Johnny Depp: Did His Domestic Violence Troubles with Amber Heard Doom Alice Through the Looking Glass?
Disney had been hoping to be grinning like a Cheshire cat by now. Instead, it’s licking its wounds after a punishing Memorial Day box office for “Alice Through the Looking Glass,” the CGI-filled, big-budget sequel to the hit “Alice in Wonderland” that returned Johnny Depp as Mad Hatter.
The Tim Burton-directed “Alice in Wonderland” opened to a huge $116 million over the same holiday weekend in 2010 on its way to a staggering $1 billion. And while expectations were lower for the James Bobin-directed sequel, analysts still expected “Looking Glass” to bring in about $60 million over the three days, with some guessing as high as $80 million.
Instead, “Alice Through the Looking Glass” limped into Tuesday with an estimated $27 million
“It’s disappointing,” Disney distribution head Dave Hollis tells The Hollywood Reporter. “The domestic opening is wildly less than what every tracking service had us at. We’re in the tentpole business. More often than not, they turn out to be huge successes. We’ll continue to take those big bets. In this instance, it didn’t turn out as we hoped.”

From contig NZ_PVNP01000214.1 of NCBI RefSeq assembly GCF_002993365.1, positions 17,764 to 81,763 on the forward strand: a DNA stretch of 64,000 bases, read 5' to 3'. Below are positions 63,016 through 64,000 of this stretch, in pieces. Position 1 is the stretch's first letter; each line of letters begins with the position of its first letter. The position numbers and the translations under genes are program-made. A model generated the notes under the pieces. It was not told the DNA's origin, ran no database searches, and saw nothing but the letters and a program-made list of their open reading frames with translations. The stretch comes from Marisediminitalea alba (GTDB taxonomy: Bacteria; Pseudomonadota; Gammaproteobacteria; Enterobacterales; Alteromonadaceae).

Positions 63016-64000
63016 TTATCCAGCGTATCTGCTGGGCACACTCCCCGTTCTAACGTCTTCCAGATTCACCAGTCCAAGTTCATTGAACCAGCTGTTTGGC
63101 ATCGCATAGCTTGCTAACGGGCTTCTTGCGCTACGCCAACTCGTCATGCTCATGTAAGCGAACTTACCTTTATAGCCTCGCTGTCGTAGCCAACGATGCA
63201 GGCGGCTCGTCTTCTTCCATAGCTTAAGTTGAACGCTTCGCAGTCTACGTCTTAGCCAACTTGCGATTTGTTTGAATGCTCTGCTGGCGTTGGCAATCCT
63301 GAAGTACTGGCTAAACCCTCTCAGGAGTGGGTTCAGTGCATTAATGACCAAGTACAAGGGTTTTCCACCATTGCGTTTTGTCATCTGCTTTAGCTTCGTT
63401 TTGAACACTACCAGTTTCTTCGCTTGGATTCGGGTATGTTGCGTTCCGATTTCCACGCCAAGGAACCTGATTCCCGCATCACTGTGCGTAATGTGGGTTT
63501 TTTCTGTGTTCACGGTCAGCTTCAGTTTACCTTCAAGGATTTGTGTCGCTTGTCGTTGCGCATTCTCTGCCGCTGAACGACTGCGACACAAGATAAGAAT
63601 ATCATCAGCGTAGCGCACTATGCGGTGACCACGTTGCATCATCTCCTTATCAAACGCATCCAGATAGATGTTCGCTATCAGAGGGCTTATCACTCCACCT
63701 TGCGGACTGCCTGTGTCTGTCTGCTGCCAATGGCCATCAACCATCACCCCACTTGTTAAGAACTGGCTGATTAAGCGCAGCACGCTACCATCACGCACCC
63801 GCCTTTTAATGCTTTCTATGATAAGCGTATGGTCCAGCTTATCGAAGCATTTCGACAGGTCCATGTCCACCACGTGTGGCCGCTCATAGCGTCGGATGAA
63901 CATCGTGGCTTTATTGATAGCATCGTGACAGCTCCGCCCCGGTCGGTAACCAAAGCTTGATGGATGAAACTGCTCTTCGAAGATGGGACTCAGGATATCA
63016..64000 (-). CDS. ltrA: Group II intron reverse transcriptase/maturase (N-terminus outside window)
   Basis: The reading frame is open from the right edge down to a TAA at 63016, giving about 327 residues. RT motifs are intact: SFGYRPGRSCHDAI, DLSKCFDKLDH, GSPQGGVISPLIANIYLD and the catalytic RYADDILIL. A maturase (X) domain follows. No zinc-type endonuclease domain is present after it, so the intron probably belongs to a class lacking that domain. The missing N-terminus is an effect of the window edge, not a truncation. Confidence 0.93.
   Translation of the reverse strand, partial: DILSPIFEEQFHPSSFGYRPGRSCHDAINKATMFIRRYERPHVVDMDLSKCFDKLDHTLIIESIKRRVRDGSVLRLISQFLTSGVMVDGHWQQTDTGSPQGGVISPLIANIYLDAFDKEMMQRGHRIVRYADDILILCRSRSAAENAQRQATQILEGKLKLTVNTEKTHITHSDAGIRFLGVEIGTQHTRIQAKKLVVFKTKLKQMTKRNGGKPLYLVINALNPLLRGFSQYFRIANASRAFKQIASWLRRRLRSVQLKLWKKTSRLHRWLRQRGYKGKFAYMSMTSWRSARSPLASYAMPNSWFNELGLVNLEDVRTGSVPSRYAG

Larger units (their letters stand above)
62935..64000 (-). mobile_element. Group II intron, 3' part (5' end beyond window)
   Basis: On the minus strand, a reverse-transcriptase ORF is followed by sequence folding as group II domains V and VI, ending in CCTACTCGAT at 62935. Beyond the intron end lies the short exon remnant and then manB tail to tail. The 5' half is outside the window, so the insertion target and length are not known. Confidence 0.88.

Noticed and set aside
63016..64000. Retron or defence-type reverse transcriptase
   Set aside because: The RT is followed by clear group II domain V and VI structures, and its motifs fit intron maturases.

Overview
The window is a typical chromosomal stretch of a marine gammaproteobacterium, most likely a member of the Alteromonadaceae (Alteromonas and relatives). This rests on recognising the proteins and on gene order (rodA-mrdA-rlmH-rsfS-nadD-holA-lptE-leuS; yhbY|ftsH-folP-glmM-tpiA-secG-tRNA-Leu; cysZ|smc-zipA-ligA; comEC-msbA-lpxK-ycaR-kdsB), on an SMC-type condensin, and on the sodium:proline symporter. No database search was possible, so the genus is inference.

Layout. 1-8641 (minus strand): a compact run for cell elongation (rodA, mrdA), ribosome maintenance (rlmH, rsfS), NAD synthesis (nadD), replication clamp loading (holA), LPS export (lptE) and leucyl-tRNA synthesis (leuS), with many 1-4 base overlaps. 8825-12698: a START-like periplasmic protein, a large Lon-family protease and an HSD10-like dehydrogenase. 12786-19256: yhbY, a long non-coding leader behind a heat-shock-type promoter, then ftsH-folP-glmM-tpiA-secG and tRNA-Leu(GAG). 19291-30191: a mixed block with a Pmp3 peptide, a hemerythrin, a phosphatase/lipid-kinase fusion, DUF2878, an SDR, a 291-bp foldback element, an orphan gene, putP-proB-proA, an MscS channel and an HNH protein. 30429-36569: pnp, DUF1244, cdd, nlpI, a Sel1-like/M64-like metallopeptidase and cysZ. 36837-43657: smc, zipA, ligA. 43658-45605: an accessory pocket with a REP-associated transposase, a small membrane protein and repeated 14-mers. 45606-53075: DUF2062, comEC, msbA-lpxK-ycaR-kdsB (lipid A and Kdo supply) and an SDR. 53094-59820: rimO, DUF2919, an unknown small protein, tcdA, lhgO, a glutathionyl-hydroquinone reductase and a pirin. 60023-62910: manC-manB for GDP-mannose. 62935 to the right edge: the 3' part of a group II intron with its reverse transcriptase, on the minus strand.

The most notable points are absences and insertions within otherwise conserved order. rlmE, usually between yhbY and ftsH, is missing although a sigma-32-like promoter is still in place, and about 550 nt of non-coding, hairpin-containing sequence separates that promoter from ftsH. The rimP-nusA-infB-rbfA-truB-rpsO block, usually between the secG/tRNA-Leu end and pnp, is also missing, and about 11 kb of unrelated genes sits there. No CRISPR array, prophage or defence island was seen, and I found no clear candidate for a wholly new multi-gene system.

Johnny Depp and Alice Through the Looking Glass Faced Several Land Mines over Memorial Day
“Looking Glass” had the misfortune of opening the weekend after Depp’s divorce from Amber Heard took a nasty high-profile turn. Days after filing for divorce, the actress secured a restraining order in Los Angeles Superior Court, alleging he assaulted her in what she claimed was his latest instance of drug- and booze-fueled violence.
“I live in fear,” she said in an affidavit. Depp denied the allegations, suggesting Heard invented them to sweeten her divorce payout, but didn’t fight the restraining the order.
Although Depp had already completed a round of promotion for “Looking Glass,” the headlines from his personal life overwhelmed the publicity for the film, drowning out stories featuring interviews with such other stars as Anne Hathaway and Mia Wasikowska.
“I think the reviews had more to do with the film’s performance than any personal drama for Depp,” Paul Dergarabedian, senior media analyst for comScore, tells the Philadelphia Daily News.
It also faced head-to-head competition from another big special effects film, “X-Men: Apocalypse,” which despite getting its own tepid reviews vied for the same holiday weekend audience. “X-Men” opened atop the box office with an estimated $65 million, much better than “Looking Glass” but still behind other films in the franchise.